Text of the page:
You’ve probably heard the saying “It takes a village to raise a child.” As a fairly new mother and even newer business owner, I can confirm that this statement speaks to both experiences.
My life, like that of most women, is a balancing act: As I find myself in and out of far-flung countries, I feel torn between my passion for my child and my desire to spend time with the women Tribe Alive seeks to empower.
Instead of worrying about which school my daughter will attend in the fall or how many servings of vegetables she’s had that day, I worry about whether the country I’m visiting next month is safe enough for her to visit with me. More often than not, my daughter stays at home with her superhero dad and our tribe of friends and family who make our life work. There is always someone stepping up to help us choreograph our way through both parenthood and the brand-building dance.
The village method has not failed me yet, and it’s that model I followed when launching my business. It is also the inspiration behind the name Tribe Alive, and I have no doubt that I would never have gotten to the place I am today without the help of those around me.
Find your tribe and grow your movement from there.
For any mothers or fathers out there who are balancing running a business with the challenges and joys of being a parent, know that you’re not alone. To help you succeed as both a parent and a business owner, here are a few lessons I’ve learned along the way:
Do your Research
You’re not the first to go down this path, so why not learn from those who have gone before you? In Blake Mycoskie’s book “Start Something That Matters,” he tells us that “A leader can create a company, but a community creates a movement.”
The lessons I took from Blake’s book have shaped my approach. Most people are surprised to learn that Tribe Alive has not yet celebrated its first anniversary. We’ve grown quickly, which would not have happened without the efforts of so many who have offered their skills and time, all because they believe in our mission.
Find your Tribe
From the beginning, I viewed Tribe Alive as so much more than just a company. I went into this hoping to utilize my years of experience in the fashion industry to make a larger difference in this world.
What I lacked in experience, I hoped to make up for in passion. It was 2014, and I had never used Twitter or Instagram, but I recognized that social media was a powerful selling tool. However, I despised the very thought of self-promotion and needed the support of my community to truly get things off the ground.
Within a couple months of our launch, the growth trajectory of this brand exceeded my personal capacities, and without the support of my community, we would not be where we are today. From the beginning it took a village, or better yet, a tribe. I want other aspiring entrepreneurs to know that they are not meant to go it alone. Find your tribe and grow your movement from there.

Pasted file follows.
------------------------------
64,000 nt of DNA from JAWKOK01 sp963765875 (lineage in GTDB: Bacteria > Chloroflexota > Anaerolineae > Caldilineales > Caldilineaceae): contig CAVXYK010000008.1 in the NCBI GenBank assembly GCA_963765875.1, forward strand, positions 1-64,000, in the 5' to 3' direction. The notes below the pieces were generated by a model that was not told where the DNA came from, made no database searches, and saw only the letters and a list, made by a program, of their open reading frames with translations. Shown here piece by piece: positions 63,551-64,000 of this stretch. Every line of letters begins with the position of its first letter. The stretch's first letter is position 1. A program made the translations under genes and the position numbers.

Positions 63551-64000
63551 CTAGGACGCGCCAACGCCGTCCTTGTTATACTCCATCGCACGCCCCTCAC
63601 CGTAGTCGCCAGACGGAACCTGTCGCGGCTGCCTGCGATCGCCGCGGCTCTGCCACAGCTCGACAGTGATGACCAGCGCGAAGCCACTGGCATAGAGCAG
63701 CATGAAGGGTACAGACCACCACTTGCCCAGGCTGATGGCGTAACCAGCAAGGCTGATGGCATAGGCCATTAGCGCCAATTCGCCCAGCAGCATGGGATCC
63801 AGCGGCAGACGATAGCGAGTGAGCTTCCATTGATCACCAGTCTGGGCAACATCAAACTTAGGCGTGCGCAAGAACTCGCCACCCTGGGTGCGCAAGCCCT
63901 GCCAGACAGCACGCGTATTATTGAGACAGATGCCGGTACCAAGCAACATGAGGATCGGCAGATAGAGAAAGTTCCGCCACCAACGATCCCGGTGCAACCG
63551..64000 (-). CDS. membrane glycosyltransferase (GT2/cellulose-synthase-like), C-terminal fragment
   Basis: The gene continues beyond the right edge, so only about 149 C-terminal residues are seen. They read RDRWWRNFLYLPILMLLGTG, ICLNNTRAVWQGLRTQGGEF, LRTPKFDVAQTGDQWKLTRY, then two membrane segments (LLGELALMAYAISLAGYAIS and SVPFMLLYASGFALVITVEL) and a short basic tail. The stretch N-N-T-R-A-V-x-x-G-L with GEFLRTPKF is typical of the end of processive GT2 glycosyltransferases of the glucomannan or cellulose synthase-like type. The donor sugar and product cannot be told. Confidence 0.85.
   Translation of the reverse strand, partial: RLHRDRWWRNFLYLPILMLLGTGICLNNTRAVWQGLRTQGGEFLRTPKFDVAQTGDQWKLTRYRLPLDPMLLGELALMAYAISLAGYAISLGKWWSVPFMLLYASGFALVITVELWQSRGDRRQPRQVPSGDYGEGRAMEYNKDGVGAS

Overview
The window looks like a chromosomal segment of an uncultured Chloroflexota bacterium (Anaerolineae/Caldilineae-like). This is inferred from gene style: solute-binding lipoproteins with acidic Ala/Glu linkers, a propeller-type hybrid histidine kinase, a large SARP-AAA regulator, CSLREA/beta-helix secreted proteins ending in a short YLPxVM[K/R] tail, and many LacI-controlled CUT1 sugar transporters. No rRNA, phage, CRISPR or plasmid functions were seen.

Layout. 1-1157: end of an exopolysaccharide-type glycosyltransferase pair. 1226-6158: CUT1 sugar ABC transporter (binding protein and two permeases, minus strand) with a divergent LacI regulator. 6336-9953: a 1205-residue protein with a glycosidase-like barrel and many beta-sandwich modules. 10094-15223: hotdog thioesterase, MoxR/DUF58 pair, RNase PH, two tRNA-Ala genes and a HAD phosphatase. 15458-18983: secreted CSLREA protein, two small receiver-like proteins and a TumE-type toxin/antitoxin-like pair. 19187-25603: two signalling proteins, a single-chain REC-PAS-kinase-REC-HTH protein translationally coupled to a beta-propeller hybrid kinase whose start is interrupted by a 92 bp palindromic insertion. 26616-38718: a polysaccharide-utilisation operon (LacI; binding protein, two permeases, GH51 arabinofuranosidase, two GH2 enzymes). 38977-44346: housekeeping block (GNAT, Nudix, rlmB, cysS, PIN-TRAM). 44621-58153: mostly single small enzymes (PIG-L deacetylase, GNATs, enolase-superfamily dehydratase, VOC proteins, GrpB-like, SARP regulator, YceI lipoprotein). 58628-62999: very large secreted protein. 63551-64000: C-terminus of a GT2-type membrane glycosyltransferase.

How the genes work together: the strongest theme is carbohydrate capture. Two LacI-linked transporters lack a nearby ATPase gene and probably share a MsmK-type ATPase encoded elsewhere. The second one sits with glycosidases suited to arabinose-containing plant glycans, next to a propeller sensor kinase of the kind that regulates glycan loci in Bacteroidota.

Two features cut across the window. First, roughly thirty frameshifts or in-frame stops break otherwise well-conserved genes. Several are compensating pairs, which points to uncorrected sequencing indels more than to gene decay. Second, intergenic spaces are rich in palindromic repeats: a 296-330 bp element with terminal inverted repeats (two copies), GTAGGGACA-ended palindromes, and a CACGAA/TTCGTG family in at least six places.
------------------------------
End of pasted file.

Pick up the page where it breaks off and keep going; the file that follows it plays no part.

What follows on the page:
Crowdfund as Needed
This focus on community extends to our initial financing efforts. We launched our first collection after a month-long crowdfunding campaign. In 30 days we raised over $20,000, and more importantly, reached over 500 contributors who engaged at all levels to be a part of building our brand.
Crowdfunding worked for us because it gave us the opportunity to tell our story and get people excited about supporting a company that wanted to make a difference. This tribe took pride in the fact that they had all played a part in our success. Early on, we recognized that customers are different from supporters. The former come and go based on trends and whims, while supporters will continue to engage with and promote the brand long term. Crowdfunding allowed us to build an energized and supportive community, and that was where the tribe was truly born.
Ask for help
No business owner – or parent – can be all things at all times and still maintain credibility, integrity and, crucially, sanity.
I knew that I couldn’t build this brand alone, and so I reached out to the friends and family who could offer the expertise I lacked. I quickly found that people were not only interested in giving advice, but were also willing to give of their time and talent because they believed in my dream, and wanted to be a part of making it a reality.
When you incorporate “doing good” into your business plan, you receive more in return than you can imagine. People want to be a part of something bigger than themselves, and not all careers bring fulfillment in this way. It can be hard to ask for help, but when you start something that matters, you have something to offer people — something much more valuable than money.
Engaging with other social entrepreneurs who are on a mission to make this world a better place is the most stimulating part of my work. I truly believe that the most successful companies are those that foster creative cooperation instead of competition. At Tribe Alive, we strive to create a collaborative environment that promotes the ideas and validates the dreams of the other brands and business owners with whom we partner. The social enterprise community welcomed us from the beginning. We want to pay that forward and let other brands know that what they are doing matters; that we admire them; that we’re here to support them.
As business owners, if we are going to make it, we must realize that we are not capable of going it alone. Everything done well is done in community— in an environment where success and failure are shared. We all need to find our tribe and focus on building the movement and not the company, accepting that “if you want to go fast, go alone. If you want to go far, go together.”